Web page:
Tumor marker tests used can be seen in Table 1.

Table 1 Tumor marker test results and normal range

Imaging examinations

An abdominal CT scan showed a slightly low-density mass at the junction of the left and right lobes of the liver, existing behind multiple scattered, hypoattenuating, and round lesions with clear boundaries. Portal venous phase CT showed the lesion with progressive heterogeneous enhancement (Fig. 1A, B). An abdominal MRI identified a hypo-vascular mass at the junction of the left and right lobes of the liver with multiple hepatic cysts of various sizes, which could not be ruled out as malignant (Fig. 1C–F). Imaging diagnoses of hemangioma, angiomyolipoma, hemangiosarcoma, and hepatocellular adenoma were considered but dismissed. Moreover, computer tomography (CT) also showed multiple enlarged lymph nodes in the mediastinum, who presented in uniform density without the signs of calcification and necrosis.

Fig. 1
figure 1

A Abdominal CT scan. A slightly low-density mass at the junction of the left and right lobes of the liver (red Arrow). Multiple scattered round water density shadows can be seen, with a clear boundary. B CT portal venous phase: the lesion shows progressive heterogeneous enhancement. C A preoperative abdominal MRI showed a mass with reduced blood supply in the junction of the left and right lobes of the liver (red arrow), along with multiple hepatic cysts (yellow arrow). D The lesion shows heterogeneous hypointensity on DWI, indicating tumor hemorrhage, and the lesion shows no obvious restriction. E Abdominal MRI pre-contrast T1WI: the lesion shows heterogeneous hypointensity. F MRI shows that the peripheral component of the lesion shows consistent enhancement, and the central component of the lesion shows progressive enhancement in the delayed phase (red arrow). The cystic areas show no enhancement

Primary diagnoses

The primary diagnoses are primary hepatic neoplasm and simple hepatic cysts.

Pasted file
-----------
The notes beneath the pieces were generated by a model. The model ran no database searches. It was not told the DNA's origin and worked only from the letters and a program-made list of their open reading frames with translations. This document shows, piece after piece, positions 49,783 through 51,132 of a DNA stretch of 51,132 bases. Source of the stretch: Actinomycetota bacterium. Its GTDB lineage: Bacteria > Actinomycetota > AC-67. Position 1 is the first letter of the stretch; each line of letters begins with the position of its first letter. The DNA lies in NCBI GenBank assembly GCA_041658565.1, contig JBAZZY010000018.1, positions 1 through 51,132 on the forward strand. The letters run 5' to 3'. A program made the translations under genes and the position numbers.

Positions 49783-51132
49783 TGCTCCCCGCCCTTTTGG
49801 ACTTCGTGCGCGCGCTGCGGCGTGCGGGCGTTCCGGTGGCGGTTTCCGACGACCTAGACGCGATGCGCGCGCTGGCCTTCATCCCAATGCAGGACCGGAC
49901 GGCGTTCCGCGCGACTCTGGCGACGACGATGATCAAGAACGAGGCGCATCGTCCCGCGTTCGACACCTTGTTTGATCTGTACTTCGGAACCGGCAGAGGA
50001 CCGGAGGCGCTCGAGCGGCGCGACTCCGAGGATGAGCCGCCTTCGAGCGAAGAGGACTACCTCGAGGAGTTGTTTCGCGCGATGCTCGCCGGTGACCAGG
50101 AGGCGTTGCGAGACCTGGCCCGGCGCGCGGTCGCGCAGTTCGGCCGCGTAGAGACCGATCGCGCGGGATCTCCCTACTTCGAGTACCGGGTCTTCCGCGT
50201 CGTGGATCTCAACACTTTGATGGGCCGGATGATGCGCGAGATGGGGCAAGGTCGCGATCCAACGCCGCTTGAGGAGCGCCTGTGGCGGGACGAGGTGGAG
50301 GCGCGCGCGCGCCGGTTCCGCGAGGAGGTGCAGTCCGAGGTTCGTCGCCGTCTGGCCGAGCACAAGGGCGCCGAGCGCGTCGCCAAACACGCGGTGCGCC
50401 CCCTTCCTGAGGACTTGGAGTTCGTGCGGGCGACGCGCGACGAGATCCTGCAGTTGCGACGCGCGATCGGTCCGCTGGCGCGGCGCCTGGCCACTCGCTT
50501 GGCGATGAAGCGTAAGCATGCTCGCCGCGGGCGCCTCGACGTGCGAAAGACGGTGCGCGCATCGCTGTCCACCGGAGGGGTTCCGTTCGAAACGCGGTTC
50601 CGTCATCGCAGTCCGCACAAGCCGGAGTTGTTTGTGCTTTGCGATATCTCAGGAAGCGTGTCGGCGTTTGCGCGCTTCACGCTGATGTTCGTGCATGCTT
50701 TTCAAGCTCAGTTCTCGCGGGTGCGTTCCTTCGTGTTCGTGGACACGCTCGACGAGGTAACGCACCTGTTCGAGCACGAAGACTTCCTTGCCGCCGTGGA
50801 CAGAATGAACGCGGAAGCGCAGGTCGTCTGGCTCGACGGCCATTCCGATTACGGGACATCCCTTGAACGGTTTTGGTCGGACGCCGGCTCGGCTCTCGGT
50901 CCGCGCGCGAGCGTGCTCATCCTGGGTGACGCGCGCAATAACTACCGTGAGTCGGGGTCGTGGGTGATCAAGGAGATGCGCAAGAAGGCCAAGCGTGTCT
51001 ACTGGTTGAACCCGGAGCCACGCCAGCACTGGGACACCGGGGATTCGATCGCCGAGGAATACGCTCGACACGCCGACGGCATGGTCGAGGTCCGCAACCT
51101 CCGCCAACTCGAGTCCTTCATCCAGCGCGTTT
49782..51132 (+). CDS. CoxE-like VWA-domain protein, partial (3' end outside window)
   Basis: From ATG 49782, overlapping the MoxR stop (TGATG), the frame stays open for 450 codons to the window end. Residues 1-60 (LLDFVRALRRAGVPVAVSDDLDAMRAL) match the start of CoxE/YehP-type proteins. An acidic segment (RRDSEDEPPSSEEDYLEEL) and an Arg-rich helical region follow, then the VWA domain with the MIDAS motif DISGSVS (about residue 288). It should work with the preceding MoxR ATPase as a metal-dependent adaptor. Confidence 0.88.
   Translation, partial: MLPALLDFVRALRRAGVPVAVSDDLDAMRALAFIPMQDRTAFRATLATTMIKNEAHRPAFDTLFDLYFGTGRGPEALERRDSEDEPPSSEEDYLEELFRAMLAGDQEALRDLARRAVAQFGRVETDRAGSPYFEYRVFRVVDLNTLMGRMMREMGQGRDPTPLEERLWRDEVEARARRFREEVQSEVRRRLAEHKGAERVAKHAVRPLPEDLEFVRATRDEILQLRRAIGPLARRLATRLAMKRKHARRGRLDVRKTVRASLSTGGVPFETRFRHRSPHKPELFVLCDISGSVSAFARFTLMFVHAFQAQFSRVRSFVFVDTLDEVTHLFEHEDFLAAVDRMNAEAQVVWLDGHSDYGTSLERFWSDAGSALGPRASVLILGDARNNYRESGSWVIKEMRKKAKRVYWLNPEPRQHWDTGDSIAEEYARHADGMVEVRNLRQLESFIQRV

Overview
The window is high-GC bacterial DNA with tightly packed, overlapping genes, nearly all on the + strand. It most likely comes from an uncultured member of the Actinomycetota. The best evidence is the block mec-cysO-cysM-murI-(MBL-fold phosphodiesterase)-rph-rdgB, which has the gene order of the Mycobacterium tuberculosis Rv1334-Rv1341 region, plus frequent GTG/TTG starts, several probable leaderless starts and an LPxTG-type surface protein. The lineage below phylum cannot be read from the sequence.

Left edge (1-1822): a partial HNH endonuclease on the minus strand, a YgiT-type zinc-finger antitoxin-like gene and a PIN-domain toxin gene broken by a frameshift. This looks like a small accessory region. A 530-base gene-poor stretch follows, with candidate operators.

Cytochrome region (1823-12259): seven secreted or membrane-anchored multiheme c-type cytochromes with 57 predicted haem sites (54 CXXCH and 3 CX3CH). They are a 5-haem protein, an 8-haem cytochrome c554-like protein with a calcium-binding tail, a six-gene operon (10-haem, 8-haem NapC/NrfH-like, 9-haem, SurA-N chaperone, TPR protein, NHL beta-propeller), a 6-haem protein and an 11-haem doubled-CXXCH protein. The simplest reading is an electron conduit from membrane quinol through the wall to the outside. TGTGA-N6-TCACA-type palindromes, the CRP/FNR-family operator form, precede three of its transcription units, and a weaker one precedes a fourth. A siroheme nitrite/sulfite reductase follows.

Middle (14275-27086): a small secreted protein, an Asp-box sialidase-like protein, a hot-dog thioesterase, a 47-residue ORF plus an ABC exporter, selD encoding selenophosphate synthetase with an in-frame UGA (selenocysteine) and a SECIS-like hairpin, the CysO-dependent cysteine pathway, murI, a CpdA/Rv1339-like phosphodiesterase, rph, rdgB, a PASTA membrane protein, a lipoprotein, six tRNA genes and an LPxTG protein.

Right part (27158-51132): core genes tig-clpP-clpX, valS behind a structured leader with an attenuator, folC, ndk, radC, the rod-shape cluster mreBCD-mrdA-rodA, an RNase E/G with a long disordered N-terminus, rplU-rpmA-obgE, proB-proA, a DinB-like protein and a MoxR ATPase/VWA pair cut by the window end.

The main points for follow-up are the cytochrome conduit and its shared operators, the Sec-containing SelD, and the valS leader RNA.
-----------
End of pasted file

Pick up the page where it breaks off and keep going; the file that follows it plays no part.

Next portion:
The patient underwent a left hemihepatectomy to remove the tumorous lesion in segment 4 of the liver, without any other unique perioperative treatments.

Outcome and follow-up

Gross examination

The hepatic specimen from the resection was 17 cm × 12.5 cm × 7 cm in size and contained a tumorous lesion of the size of 5.5 cm × 5 cm × 4.7 cm. The cut surface of the specimen showed a hard gray-reddish tumorous lesion within the soft gray-yellowish hepatic tissues. Additionally, numerous cystic cavities were observed in the liver, with the largest one being 2 cm × 1.8 cm × 1.5 cm in size with clear fluid inside.

H&E and immunohistochemistry staining

Routine pathological examination of H&E tissue staining showed that the hepatic tumor cells were oval and spindle and were distributed around the hepatic blood vessels in concentric circles, without degenerative stromal changes, such as fibrosis, hyalinization, or myxoid changes; mitotic figures; tumor necrosis; or vascular invasion being observed (Fig. 2A). The blood vessels were branched, just like those in hemangiopericytoma. Meanwhile, a plurality of cystic cavities lined with single cuboidal epithelium could be seen below the liver capsule (Fig. 2B). Immunohistochemical staining showed that the spindle cells expressed SMA (Fig. 2C) and H-caldesmon (Fig. 2D) but did not detect the expressions of Bcl-2, CD34, S-100, Desmin, HHV-8, CD117, Dog-1, CD21, CD23, CD1a, CgA, Syn, HMB45, and MelenA. The Ki-67 index was low (about 1%). EBER in situ hybridization was performed, and the spindle tumor cells were negative.

Fig. 2
figure 2